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North Carolina leaders ask 4th Circuit for delay in LGBT appeal

November 11, 2016
 Associated Press
North Carolina's Republican leaders say a federal appeals court should wait for a U.S. Supreme Court case to be resolved before weighing in on a law limiting protections for LGBT people.
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Trump could cement conservative Supreme Court

November 9, 2016
 Associated Press
President-elect Donald Trump will enter the Oval Office with the ability to re-establish the Supreme Court’s conservative tilt and the chance to cement it for the long term.
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Justices raise doubts about temporary presidential picks

November 7, 2016
 Associated Press
The Supreme Court of the United States is raising doubts about the temporary appointment of a former labor official in a case that could limit the president’s power to fill top government posts.
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In fractious time, ‘courtesy’ prevails at Supreme Court

November 4, 2016
 Bloomberg News
The U.S. Supreme Court seems to be trying to hang together as the election campaign drives the rest of the country into feuding camps.
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US Supreme Court wants government's take on copyright takedown case

November 2, 2016
 Bloomberg News
The U.S. Supreme Court wants to hear more about the legal issues underpinning a dispute over a takedown notice sent to a mother who posted a 29-second video clip on YouTube of her toddler dancing to Prince's 1984 hit, "Let's Go Crazy."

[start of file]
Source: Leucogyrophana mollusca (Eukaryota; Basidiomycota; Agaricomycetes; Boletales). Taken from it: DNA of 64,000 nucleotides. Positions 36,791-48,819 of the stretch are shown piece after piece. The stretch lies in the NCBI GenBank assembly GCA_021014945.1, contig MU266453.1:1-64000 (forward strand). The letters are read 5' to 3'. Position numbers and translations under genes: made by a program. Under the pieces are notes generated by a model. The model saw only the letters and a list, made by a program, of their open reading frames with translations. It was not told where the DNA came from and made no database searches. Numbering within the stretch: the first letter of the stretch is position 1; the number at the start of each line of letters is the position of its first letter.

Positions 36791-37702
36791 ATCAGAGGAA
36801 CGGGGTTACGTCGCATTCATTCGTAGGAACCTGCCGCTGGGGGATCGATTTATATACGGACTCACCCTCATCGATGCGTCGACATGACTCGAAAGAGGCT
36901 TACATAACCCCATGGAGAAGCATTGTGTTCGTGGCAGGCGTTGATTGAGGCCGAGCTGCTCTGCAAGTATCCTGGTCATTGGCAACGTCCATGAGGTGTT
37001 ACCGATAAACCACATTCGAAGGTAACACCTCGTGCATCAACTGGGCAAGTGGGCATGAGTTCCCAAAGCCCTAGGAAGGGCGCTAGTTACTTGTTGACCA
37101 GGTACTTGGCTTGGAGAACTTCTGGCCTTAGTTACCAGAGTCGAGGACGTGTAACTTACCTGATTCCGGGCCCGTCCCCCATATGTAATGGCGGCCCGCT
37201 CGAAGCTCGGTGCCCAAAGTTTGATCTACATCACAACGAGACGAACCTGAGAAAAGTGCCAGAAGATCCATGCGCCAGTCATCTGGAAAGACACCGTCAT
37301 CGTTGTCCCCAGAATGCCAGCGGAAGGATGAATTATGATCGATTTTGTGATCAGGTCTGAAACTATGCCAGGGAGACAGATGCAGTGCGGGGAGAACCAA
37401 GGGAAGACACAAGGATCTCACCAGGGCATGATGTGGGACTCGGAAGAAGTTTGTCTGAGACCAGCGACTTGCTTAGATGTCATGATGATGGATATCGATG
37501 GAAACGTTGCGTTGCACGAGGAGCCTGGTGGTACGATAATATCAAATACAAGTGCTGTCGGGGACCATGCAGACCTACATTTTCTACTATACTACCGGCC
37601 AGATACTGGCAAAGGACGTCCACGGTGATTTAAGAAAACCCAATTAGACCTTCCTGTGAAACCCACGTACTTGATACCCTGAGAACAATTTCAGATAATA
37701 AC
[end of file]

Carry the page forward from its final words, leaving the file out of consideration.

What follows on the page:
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If Clinton wins, more in GOP say no to 9 on Supreme Court

November 1, 2016
 Associated Press
The U.S. Supreme Court has existed with its full complement of nine justices for close to 150 years, no matter who occupied the White House. Now some Republican lawmakers suggest they would be fine with just eight for four years more rather than have Hillary Clinton fill the vacancy.
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  1. He TIL team,please zap this comment too since it was merely marking a scammer and not reflecting on the story. Thanks, happy Monday, keep up the fine work.

  2. You just need my social security number sent to your Gmail account to process then loan, right? Beware scammers indeed.

  3. The appellate court just said doctors can be sued for reporting child abuse. The most dangerous form of child abuse with the highest mortality rate of any form of child abuse (between 6% and 9% according to the below listed studies). Now doctors will be far less likely to report this form of dangerous child abuse in Indiana. If you want to know what this is, google the names Lacey Spears, Julie Conley (and look at what happened when uninformed judges returned that child against medical advice), Hope Ybarra, and Dixie Blanchard. Here is some really good reporting on what this allegation was: http://media.star-telegram.com/Munchausenmoms/ Here are the two research papers: http://www.sciencedirect.com/science/article/pii/0145213487900810 http://www.sciencedirect.com/science/article/pii/S0145213403000309 25% of sibling are dead in that second study. 25%!!! Unbelievable ruling. Chilling. Wrong.